What is informed consent and how is it carried out?
Before you decide whether or not to take part in a clinical research study, you will be required to read and understand the information provided in an Informed Consent Form (ICF). The ICF describes the clinical research study and the nature of the investigational product to be used, including:
- Your rights and responsibilities as a study participant.
- What you will be asked to do during study participation.
- The potential risks that you should be aware of.
During this process, you will have the opportunity to discuss and ask questions related to the conduct of the clinical research study with the study doctor/ study staff. You are under no obligation to participate and your decision to take part in a clinical trial is voluntary.
Can I bring my own food?
All aspects of clinical trials are closely monitored including the food and drink consumed by participants. While you are in the clinic, you will be provided with all meals as per the study guidelines. You will need to eat all the food provided to ensure the guidelines are met. Watch video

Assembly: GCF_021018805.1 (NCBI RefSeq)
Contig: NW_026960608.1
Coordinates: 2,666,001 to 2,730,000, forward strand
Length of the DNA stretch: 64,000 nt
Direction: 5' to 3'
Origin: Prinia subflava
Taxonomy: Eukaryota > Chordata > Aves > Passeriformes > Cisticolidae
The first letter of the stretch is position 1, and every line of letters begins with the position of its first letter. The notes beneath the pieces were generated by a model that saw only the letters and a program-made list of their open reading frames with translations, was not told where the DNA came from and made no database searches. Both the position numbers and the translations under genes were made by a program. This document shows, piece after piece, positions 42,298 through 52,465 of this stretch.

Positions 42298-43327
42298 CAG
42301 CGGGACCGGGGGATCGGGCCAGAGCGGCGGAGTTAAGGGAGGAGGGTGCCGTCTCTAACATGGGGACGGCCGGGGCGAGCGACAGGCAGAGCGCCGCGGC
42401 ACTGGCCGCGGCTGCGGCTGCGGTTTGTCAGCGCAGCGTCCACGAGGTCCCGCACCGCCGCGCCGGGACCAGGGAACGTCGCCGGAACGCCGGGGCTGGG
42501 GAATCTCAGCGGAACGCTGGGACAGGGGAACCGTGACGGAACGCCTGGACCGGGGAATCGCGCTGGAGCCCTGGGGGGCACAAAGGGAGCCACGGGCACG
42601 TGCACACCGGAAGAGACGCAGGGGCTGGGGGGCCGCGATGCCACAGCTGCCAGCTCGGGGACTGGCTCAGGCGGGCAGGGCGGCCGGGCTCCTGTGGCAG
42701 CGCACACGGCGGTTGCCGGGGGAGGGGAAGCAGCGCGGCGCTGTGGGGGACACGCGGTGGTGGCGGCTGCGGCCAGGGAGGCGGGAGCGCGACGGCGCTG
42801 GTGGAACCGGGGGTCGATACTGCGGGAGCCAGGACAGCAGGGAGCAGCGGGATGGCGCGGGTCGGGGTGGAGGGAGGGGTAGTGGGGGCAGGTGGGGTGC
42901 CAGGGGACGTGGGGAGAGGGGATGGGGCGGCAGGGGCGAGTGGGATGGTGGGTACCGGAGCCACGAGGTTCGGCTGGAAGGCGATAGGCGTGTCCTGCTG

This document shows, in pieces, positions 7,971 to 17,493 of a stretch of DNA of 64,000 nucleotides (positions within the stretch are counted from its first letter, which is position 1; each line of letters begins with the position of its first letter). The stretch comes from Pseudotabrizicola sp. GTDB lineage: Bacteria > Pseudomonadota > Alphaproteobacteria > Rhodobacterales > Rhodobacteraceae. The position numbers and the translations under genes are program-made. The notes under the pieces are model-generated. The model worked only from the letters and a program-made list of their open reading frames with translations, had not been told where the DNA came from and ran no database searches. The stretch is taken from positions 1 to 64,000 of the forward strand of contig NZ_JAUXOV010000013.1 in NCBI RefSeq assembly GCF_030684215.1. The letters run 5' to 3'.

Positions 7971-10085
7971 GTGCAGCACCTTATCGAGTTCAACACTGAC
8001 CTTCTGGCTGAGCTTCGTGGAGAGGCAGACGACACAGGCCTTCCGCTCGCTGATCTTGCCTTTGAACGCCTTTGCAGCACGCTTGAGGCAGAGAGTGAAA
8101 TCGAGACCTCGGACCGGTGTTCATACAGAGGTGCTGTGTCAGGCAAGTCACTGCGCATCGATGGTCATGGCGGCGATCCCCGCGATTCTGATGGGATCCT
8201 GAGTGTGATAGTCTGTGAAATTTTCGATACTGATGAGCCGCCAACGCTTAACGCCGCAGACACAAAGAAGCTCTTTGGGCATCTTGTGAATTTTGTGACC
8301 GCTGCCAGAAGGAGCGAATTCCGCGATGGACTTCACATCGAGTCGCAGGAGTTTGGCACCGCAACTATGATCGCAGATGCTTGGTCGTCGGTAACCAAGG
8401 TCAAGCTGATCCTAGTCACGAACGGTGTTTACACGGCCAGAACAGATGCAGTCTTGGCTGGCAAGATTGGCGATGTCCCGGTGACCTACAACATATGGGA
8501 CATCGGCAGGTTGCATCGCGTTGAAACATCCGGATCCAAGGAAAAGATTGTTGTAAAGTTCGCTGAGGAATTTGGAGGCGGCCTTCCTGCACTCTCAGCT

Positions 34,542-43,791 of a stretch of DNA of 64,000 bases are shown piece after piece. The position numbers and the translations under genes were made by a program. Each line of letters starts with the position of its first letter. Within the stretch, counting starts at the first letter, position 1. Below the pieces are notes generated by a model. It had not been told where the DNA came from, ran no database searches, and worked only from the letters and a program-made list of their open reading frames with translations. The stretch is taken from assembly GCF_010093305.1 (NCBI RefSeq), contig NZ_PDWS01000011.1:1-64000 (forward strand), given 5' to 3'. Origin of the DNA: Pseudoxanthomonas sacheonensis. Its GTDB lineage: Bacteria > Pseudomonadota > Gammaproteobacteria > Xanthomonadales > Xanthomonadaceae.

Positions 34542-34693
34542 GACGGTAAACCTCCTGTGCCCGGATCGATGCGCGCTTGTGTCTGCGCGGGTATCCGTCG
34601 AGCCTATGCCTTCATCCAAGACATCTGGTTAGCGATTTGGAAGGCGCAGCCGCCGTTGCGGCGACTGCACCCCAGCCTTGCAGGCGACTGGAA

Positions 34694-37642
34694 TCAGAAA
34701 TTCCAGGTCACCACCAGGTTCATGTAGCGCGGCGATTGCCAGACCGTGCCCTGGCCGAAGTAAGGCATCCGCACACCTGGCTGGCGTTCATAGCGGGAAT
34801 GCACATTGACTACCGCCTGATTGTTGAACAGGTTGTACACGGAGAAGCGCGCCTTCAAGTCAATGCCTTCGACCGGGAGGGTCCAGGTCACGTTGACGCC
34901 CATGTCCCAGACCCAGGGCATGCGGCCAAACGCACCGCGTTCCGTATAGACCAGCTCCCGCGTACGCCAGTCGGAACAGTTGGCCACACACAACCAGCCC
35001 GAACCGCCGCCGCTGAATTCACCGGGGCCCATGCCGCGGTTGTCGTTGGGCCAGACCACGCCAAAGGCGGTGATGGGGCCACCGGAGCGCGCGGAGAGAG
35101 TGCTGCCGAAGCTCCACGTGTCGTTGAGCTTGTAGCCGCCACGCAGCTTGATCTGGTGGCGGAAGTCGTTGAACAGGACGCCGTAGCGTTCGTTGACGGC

When do I receive compensation for taking part in a study?
You will receive compensation as outlined during the Informed Consent process. Typically, you will receive compensation once all study visits have been completed. If, for any reason, you do not complete all study visits, your compensation will be on a pro-rated basis (i.e. for the time that you have participated in the trial)
Where will I sleep during the clinical study?
We provide a clean, safe socially distance sleeping environment, in a dormitory of hotel room style. Watch video
What COVID-19 precautions are you taking?
The safety of our volunteers is a top priority. Learn more about the measures we are taking to create a safe environment for you.
Can I bring my own device?
Yes, we encourage you to bring items that will help to pass the time while you are in the clinic. You can use the time to study or work or catch up on the movies you’ve been meaning to watch.